The association of the distance walked in 6 min with pre-operative peak oxygen consumption and complications 1 month after colorectal resection*

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Abstract

We measured the distance 112 patients walked in 6 min, as well as their peak oxygen consumption pedalling a bicycle, week before scheduled resection of benign or malignant colorectal disease. The distance walked correlated with peak oxygen consumption, the former ‘accounting’ for about half the variation in the latter, r2 0.52 (95% CI 0.38–0.64), p < 0.0001. In the first postoperative month, 42/112 patients experienced a complication. In multivariate analysis, complications were less likely with longer walking distances and increasing age: the odds ratio (95% CI) reduced to 0.995 (0.990–0.999) for each metre distance, and to 0.96 (0.93–0.99) with each year of age, p = 0.025 and p = 0.018, respectively. The distance walked in 6 min before surgery can provide prognostic information when cardiopulmonary exercise testing is unavailable.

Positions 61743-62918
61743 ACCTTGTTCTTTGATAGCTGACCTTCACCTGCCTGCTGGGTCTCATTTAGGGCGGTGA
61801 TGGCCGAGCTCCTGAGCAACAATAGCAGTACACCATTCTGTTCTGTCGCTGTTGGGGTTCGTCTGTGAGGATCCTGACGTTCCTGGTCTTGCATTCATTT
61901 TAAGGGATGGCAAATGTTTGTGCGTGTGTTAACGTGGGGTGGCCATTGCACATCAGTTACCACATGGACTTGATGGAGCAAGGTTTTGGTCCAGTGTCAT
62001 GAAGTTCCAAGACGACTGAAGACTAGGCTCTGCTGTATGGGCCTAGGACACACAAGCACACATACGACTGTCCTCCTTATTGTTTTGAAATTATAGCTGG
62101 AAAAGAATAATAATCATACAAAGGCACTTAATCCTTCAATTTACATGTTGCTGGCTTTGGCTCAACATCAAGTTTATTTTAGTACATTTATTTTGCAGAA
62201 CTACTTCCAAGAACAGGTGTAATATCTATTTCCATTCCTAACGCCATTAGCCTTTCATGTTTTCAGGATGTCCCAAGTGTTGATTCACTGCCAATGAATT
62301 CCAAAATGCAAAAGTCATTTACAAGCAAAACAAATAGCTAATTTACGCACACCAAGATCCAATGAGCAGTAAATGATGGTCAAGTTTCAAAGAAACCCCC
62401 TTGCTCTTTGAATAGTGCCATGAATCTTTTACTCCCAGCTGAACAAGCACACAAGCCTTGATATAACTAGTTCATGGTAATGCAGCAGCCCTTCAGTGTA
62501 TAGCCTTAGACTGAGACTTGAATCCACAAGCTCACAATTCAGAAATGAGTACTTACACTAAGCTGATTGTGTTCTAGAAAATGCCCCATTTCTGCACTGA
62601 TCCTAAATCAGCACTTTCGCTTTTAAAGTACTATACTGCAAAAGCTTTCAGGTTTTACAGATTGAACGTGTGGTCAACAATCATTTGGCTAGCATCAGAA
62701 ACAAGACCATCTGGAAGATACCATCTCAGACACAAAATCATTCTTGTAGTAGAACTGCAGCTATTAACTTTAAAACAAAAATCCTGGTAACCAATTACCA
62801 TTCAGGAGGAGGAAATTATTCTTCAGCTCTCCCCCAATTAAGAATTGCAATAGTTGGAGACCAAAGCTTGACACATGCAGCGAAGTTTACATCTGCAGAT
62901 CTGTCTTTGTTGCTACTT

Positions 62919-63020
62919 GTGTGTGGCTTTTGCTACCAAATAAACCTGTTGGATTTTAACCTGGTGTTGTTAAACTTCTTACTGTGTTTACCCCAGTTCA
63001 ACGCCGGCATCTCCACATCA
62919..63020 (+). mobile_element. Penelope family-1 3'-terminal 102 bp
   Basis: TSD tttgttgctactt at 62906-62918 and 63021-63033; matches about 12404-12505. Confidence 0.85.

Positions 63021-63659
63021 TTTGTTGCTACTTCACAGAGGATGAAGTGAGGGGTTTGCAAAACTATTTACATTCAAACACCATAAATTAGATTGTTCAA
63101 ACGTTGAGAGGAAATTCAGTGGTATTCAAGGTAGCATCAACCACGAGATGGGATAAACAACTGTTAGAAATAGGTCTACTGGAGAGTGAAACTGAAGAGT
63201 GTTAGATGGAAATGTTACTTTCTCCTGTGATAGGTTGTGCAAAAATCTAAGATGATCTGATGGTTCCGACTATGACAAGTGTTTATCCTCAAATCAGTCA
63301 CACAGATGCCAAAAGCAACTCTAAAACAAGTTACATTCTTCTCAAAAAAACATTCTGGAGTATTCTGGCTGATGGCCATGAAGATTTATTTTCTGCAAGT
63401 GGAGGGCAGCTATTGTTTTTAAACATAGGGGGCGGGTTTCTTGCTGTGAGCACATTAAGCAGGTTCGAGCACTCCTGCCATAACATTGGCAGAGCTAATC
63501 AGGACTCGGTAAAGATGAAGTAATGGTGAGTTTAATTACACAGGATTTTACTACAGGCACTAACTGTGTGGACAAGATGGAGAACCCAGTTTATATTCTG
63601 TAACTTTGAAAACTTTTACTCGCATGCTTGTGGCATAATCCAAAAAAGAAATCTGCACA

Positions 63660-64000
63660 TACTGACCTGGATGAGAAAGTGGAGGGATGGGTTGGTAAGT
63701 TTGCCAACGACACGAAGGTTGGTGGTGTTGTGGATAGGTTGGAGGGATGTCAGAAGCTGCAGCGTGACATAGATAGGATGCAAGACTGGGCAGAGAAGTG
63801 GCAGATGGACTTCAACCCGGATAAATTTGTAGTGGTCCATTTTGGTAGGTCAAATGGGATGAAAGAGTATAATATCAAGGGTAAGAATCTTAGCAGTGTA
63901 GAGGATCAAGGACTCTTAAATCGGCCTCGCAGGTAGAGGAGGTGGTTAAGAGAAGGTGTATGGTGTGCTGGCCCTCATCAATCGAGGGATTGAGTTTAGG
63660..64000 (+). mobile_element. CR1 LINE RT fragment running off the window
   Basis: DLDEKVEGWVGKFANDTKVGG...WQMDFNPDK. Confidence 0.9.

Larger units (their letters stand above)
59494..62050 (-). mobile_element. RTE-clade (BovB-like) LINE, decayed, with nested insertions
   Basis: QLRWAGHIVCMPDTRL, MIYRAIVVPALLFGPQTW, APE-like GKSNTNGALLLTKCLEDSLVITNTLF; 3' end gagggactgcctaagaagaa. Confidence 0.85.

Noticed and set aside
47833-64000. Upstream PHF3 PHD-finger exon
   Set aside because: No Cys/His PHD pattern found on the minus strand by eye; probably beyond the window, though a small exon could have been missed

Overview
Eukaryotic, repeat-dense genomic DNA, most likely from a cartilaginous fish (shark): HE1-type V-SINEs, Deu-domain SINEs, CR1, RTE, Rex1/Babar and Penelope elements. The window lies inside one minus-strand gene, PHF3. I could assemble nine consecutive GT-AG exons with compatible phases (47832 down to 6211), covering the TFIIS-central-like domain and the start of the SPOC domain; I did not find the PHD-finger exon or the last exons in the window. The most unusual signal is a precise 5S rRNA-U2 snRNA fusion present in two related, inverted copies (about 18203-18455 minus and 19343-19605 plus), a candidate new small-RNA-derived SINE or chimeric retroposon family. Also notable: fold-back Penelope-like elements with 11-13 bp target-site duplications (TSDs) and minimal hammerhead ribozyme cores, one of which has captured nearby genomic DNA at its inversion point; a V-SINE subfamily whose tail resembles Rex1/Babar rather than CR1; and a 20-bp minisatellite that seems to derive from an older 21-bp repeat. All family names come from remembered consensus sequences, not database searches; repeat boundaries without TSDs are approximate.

This article is accompanied by an Editorial by Carlisle, pp 799–803 of this issue.

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